Jorge Zuniga is excited about where Orgullo has been, and where it’s going next. The organization, founded in 2016 by Baltazar de Anda, Christian Alejandro Real Merino, and Diego Campoverde Cisneros, began with the mission to create a place for the Latinx LGBT+ community in Dane County to thrive.
The group met regularly, marched in the annual Pride parade, and held other events to bring together queer Latinx people from the area. Last year, however, things fell mostly idle as people transitioned out of leadership and a regular meeting space couldn’t be found.
Happily, Zuniga says, that’s all changing.
“Orgullo was sleeping for a year. Now that Baltazar has been director of the Latino Academy, though, we hold meetings there. That’s pretty amazing.”
Currently, Orgullo is actively recruiting volunteers and members to help with its social media presence to help better spread the word and reach more people. They’re especially looking for help translating LGBTQ materials from English to Spanish. “Not too much exists right now that’s in Spanish,” Zuniga notes. That needs to change if the Latinx community, which is steadily growing in Dane County and elsewhere, is to be properly included in the movement to expand civil rights and equality.
Orgullo is working to create short videos that feature the experiences and testimony of Latinx LGBTQ people. Zuniga says they hope this will help dispel stigma within the Latinx community itself, and help people generally connect with the issues and needs of Latinx folks.
They also hold bi-monthly service provider trainings in the area, aimed at helping people in health care and community nonprofits serve LGBTQ clients and patients more effectively. In particular, Orgullo works to provide cultural competency to those in professional and nonprofit services, and within the Latinx community itself.
Orgullo will be participating in the OutReach Magic Pride Festival this August with a booth and some influence over making sure Latinx performers are represented on the stage.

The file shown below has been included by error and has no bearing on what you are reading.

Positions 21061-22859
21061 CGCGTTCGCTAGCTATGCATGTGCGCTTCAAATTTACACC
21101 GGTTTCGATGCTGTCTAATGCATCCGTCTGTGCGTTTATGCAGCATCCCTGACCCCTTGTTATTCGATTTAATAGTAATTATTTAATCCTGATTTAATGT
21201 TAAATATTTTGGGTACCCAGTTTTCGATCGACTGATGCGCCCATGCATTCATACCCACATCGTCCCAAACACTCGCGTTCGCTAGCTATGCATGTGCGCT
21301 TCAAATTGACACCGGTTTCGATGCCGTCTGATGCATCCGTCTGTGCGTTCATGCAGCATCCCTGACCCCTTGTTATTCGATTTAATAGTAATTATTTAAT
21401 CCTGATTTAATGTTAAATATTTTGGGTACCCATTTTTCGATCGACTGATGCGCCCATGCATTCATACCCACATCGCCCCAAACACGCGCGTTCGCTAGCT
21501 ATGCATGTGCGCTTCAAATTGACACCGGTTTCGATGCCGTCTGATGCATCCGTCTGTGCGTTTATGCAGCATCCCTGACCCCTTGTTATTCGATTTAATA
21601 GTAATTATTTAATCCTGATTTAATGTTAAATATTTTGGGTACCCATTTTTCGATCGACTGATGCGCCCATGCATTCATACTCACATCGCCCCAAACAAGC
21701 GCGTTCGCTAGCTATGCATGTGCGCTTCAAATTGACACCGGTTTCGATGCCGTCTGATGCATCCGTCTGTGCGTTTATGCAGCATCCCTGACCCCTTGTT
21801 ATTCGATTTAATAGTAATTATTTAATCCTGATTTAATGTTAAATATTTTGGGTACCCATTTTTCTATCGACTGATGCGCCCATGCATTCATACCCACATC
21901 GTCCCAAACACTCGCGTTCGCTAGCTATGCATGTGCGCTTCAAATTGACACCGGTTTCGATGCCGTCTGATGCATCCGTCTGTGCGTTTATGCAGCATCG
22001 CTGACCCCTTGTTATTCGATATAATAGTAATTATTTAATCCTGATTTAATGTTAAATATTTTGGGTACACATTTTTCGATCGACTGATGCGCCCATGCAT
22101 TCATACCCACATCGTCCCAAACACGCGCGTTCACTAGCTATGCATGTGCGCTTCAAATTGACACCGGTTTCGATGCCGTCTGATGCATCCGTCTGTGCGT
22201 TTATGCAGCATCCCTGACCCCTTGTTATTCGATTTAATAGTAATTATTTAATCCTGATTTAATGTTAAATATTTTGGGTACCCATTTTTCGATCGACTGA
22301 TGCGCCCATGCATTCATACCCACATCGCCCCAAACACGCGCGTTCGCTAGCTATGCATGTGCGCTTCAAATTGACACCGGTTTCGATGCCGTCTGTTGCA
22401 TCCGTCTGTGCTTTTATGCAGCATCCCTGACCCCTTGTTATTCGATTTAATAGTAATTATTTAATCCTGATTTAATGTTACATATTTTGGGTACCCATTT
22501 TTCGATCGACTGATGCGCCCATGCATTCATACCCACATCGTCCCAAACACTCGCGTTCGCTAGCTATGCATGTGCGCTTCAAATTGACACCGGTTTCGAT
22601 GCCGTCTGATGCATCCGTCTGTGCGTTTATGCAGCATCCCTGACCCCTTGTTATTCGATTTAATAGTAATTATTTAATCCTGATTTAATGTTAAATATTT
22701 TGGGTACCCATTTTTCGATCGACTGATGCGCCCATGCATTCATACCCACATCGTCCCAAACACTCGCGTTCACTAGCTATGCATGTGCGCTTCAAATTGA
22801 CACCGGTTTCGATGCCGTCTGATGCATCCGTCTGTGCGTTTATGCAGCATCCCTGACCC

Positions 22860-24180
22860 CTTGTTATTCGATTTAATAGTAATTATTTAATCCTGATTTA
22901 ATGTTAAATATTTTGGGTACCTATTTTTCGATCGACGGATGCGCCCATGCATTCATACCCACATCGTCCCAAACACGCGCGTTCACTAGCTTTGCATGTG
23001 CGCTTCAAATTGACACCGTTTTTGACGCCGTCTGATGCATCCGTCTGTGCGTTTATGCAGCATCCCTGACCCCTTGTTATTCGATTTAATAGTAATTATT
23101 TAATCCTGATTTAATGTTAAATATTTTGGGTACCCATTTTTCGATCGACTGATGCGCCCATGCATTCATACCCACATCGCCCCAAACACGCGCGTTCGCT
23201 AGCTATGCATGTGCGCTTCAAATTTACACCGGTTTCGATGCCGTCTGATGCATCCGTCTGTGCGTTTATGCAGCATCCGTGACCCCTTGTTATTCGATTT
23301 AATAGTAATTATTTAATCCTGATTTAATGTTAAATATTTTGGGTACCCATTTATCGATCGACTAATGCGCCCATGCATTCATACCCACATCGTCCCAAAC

“I really want this to take off and thrive in the community. I think it would be really impactful,” Zuniga says of Orgullo and its work.
“For me particularly, I self-identify as a gay Latinx first generation—both my parents are from Mexico. Most of my life I grew up in a fairly Catholic home where those values are heavily held…this culture of machismo is very rampant within the Latinx community,” he goes on. “Now in my adult life I realize there’s a lot of work yet to be done. Especially with Latinx people, I feel like there’s this saying that whatever happens behind closed doors stays behind closed doors. That’s so closed off from society and the acceptance of the other that’s happening elsewhere. Within our own community we could do more work on self-love and empowerment of being your true authentic self outside of the doors! Not just in the home.”
Zuniga and all those involved in Orgullo want it to be a place that creates community and provides a resource base for Latinx people, both those struggling with their identities and those who’ve already stepped out from behind those closed doors.
“Having a place where our complex identities are accepted and validated is so important,” Zuniga says.
The group meets monthly at the Latino Academy (1917 Lake Point Dr.) on the third Thursday of every month, at 6 p.m. Find out more by contacting them at firstname.lastname@example.org.
“Every meeting has a different topic covered,” Zuniga says, “all sorts of things. They are fairly informal meetings, and are a great place to meet people and create community.” —Emily Mills